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@@ -3067,7 +3067,7 @@ The structure of public inquiry, debate, and collective action exemplified by th
It is common today to think of the 1990s, out of which came the Supreme Court's opinion in /{Reno v. ACLU}/, as a time of naïve optimism about the Internet, expressing in political optimism the same enthusiasm that drove the stock market bubble, with the same degree of justifiability. An ideal liberal public sphere did not, in fact, burst into being from the Internet, fully grown like Athena from the forehead of Zeus. The detailed criticisms of the early claims about the democratizing effects of the Internet can be characterized as variants of five basic claims:
-{won_benkler_7_3a.png "Figure 7.3b: Internal E-mails Translated to Political and Judicial Action" }http://www.jus.uio.no/sisu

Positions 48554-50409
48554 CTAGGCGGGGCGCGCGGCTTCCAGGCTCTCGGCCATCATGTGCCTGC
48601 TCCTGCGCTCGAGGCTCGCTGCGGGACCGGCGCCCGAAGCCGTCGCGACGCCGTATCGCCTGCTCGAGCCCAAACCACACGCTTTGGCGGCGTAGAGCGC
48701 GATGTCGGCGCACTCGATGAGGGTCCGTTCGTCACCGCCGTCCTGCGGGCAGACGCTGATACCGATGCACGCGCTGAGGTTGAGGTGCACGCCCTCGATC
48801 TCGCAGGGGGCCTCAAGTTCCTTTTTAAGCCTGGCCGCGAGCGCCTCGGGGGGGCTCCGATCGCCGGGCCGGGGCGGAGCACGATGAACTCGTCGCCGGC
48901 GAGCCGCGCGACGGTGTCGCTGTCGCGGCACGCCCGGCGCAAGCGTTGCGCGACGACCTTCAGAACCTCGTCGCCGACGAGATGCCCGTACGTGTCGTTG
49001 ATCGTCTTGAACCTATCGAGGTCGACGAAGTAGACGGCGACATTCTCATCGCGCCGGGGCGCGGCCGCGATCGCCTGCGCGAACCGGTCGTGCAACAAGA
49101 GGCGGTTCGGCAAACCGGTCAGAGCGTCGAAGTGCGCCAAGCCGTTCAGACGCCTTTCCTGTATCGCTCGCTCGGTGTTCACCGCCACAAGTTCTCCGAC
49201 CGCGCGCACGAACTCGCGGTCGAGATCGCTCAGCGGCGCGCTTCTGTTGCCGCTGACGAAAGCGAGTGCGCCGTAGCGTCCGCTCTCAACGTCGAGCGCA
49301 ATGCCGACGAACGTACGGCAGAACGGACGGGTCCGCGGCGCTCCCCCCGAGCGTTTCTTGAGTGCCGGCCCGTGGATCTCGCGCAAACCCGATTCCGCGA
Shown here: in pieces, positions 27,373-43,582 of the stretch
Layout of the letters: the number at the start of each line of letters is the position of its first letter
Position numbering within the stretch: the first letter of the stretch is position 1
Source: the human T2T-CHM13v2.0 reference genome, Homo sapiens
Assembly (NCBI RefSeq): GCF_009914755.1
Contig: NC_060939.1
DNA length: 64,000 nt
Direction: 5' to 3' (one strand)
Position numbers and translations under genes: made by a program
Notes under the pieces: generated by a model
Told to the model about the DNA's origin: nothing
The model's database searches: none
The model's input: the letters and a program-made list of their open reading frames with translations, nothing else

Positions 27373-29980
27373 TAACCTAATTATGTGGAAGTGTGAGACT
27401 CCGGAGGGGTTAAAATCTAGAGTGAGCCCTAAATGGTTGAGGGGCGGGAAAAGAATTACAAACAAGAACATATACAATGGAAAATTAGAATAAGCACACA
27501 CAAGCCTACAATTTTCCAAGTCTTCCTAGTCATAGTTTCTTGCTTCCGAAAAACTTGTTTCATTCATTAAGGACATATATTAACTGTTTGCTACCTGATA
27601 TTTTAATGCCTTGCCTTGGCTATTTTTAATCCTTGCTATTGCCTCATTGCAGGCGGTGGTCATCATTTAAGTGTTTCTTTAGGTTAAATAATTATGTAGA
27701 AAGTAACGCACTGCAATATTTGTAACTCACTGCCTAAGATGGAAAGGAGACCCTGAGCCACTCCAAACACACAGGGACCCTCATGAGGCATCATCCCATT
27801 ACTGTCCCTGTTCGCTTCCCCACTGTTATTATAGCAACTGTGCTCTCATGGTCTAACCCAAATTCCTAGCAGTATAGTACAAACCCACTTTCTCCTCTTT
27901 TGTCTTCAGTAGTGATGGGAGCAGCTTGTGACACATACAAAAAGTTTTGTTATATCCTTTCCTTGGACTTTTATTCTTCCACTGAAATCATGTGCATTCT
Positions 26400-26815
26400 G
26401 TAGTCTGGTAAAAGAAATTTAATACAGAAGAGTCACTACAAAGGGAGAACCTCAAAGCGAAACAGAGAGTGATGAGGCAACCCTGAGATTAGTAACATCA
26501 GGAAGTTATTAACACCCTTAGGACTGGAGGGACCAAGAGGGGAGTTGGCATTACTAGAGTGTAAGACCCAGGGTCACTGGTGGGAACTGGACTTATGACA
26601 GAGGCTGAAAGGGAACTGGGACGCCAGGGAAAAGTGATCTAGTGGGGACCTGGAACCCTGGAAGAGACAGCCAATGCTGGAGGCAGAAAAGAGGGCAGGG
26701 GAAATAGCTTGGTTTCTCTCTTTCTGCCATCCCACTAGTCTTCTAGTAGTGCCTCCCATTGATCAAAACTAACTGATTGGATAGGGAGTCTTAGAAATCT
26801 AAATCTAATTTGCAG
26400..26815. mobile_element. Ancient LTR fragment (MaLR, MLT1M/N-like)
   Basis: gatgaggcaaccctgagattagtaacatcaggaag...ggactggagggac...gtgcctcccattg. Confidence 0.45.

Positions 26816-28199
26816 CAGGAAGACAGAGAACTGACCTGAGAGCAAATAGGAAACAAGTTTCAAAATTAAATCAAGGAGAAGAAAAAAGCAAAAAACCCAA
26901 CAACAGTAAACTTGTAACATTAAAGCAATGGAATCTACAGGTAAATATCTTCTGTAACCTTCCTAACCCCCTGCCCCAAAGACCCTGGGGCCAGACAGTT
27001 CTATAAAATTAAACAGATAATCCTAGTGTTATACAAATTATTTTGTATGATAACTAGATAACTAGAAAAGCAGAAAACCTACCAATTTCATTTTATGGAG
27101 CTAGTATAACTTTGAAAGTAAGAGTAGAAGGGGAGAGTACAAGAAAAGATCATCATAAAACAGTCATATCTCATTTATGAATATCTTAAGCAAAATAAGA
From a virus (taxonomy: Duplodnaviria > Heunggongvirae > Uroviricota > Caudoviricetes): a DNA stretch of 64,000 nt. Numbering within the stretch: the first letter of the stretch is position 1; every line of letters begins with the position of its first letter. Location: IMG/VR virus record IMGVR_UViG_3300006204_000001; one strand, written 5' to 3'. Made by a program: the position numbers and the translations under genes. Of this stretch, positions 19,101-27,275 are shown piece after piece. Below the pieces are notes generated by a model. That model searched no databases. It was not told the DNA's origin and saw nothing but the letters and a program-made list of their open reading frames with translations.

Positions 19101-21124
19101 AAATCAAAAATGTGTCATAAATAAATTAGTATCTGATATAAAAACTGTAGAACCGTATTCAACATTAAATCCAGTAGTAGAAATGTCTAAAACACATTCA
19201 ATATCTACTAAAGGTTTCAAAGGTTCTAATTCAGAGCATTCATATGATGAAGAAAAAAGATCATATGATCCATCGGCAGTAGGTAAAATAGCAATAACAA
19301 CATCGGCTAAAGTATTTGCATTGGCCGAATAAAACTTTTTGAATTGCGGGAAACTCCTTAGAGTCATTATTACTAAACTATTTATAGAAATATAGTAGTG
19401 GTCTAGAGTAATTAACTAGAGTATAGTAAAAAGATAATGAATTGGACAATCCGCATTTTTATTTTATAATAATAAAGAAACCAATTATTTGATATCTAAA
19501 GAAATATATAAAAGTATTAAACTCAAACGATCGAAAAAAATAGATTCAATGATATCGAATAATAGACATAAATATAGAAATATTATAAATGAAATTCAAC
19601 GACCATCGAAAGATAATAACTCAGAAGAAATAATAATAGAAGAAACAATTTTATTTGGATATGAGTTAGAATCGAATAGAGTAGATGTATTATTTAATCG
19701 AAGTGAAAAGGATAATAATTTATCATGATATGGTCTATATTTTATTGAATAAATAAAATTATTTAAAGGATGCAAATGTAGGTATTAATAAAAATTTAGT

+{won_benkler_7_3b.png "Figure 7.3b: Internal E-mails Translated to Political and Judicial Action" }http://www.jus.uio.no/sisu
1. /{Information overload.}/ A basic problem created when everyone can speak is that there will be too many statements, or too much information. Too ,{[pg 234]}, many observations and too many points of view make the problem of sifting through them extremely difficult, leading to an unmanageable din. This overall concern, a variant of the Babel objection, underlies three more specific arguments: that money will end up dominating anyway, that there will be fragmentation of discourse, and that fragmentation of discourse will lead to its polarization.
={ Babel objection ;
@@ -5788,7 +5788,7 @@ We have an opportunity to change the way we create and exchange information, kno
-1~blurb Blurb
+1~!blurb Blurb
_1 "In this book, Benkler establishes himself as the leading intellectual of the information age. Profoundly rich in its insight and truth, this work will be the central text for understanding how networks have changed how we understand the world. No work to date has more carefully or convincingly made the case for a fundamental change in how we understand the economy of society." Lawrence Lessig, professor of law, Stanford Law School